‘The priest they called him’: the wild and crazy life of William S Burroughs

Probably the third most famous drug addict in literary history died 25 years ago today

After Samuel Taylor Coleridge and Thomas DeQuincy, William Burroughs (who died on this day in 1997) is probably the third most famous drug addict in literary history. However, he was also hailed by Norman Mailer as “the only American writer who may be conceivably possessed by genius”.

Born to a wealthy family in Missouri, Burroughs went to Harvard University. His early life seems to have been a sexually confusing time for Burroughs. Initially, he attended the Los Alamos Ranch School in New Mexico, which was a boarding school for wealthy students where – as he put it – “the spindly sons of the rich could be transformed into manly specimens”. This did not go according to plan, however, as his journals indicate that he was sexually attracted to another boy during his time there. Despite subsequently losing his virginity to a female prostitute in a brothel in St Louis, while at Harvard, he made regular trips to New York City, immersing himself in the gay subculture there.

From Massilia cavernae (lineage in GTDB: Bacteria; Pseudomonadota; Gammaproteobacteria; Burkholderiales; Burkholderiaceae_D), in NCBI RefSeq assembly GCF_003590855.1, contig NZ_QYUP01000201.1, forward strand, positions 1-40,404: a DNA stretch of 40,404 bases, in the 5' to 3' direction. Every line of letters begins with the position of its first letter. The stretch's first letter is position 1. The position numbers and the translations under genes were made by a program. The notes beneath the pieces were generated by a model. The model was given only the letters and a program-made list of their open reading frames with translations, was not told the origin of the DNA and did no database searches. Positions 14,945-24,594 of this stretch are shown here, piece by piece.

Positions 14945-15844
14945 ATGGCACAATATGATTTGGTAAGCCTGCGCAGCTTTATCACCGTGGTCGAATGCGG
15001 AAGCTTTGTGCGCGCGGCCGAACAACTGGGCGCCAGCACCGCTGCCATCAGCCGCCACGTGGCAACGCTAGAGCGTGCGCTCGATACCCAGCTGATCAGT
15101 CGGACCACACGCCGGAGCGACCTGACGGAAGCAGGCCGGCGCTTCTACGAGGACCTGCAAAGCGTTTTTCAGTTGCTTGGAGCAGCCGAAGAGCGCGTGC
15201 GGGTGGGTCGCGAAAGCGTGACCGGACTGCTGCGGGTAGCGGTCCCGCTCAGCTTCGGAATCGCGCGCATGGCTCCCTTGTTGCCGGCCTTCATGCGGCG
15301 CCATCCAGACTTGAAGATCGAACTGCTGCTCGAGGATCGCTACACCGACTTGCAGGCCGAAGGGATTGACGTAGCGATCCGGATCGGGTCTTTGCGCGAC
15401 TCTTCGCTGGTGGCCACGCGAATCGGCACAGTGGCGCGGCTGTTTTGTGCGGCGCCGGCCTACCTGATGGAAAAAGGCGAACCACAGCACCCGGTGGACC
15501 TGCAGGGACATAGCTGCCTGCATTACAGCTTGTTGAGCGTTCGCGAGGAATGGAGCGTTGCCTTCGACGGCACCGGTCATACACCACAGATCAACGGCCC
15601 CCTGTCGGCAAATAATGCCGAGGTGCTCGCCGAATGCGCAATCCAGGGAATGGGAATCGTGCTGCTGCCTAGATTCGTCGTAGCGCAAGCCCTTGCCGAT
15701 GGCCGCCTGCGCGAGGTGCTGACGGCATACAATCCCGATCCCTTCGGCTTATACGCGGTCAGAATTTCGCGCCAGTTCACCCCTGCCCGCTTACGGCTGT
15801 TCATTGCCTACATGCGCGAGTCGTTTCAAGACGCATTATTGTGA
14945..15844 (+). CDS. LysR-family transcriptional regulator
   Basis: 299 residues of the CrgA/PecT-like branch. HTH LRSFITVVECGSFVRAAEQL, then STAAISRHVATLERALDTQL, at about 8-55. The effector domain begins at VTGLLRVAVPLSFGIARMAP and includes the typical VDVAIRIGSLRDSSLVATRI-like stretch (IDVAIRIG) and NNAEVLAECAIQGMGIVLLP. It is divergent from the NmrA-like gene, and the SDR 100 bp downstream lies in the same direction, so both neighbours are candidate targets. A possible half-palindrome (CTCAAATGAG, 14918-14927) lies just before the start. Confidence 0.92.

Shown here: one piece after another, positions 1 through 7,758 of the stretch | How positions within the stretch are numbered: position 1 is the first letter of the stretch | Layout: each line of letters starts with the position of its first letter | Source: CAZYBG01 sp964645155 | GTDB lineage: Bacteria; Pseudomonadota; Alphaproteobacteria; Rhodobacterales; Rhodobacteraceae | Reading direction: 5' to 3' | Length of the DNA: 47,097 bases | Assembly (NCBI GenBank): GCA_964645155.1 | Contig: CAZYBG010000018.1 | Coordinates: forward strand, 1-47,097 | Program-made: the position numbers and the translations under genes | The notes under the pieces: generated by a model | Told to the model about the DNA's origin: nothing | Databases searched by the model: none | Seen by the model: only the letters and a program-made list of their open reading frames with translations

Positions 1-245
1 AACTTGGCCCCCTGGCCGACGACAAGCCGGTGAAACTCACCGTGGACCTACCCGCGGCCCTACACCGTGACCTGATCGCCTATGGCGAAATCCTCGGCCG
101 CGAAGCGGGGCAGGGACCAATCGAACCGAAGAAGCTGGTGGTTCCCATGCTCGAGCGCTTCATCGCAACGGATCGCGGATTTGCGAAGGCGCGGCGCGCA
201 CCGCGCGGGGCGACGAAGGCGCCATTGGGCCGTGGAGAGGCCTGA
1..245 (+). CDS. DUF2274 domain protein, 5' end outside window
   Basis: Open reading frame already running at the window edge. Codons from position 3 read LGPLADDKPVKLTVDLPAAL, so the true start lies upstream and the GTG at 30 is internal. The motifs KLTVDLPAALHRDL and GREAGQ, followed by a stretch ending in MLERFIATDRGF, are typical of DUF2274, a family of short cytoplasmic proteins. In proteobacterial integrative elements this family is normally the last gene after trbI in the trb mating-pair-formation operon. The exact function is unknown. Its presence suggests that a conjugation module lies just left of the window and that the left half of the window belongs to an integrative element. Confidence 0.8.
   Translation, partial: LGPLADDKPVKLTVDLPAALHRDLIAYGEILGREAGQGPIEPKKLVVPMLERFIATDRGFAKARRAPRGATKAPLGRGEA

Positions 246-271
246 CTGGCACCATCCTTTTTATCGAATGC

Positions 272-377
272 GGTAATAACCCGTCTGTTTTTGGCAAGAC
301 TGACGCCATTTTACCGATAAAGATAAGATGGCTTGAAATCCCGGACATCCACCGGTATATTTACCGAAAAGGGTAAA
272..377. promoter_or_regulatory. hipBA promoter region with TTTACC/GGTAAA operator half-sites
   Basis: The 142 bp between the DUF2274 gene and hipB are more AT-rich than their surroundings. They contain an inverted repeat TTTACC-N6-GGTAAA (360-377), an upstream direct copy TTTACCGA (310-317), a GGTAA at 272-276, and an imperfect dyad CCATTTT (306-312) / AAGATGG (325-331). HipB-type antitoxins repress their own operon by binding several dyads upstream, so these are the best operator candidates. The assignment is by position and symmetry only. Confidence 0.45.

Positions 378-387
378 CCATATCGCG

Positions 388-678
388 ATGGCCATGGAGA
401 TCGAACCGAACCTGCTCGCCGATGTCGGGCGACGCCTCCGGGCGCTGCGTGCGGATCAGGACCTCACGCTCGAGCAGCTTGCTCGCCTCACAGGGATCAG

Luckily for Burroughs, after he graduated, his parents gave him a monthly allowance of $200. This meant that for the next 25 years, he didn’t have to work and was free to write. It was in New York that he met the other leading lights of the “Beat Generation” as they became known – Jack Kerouac and Allen Ginsberg.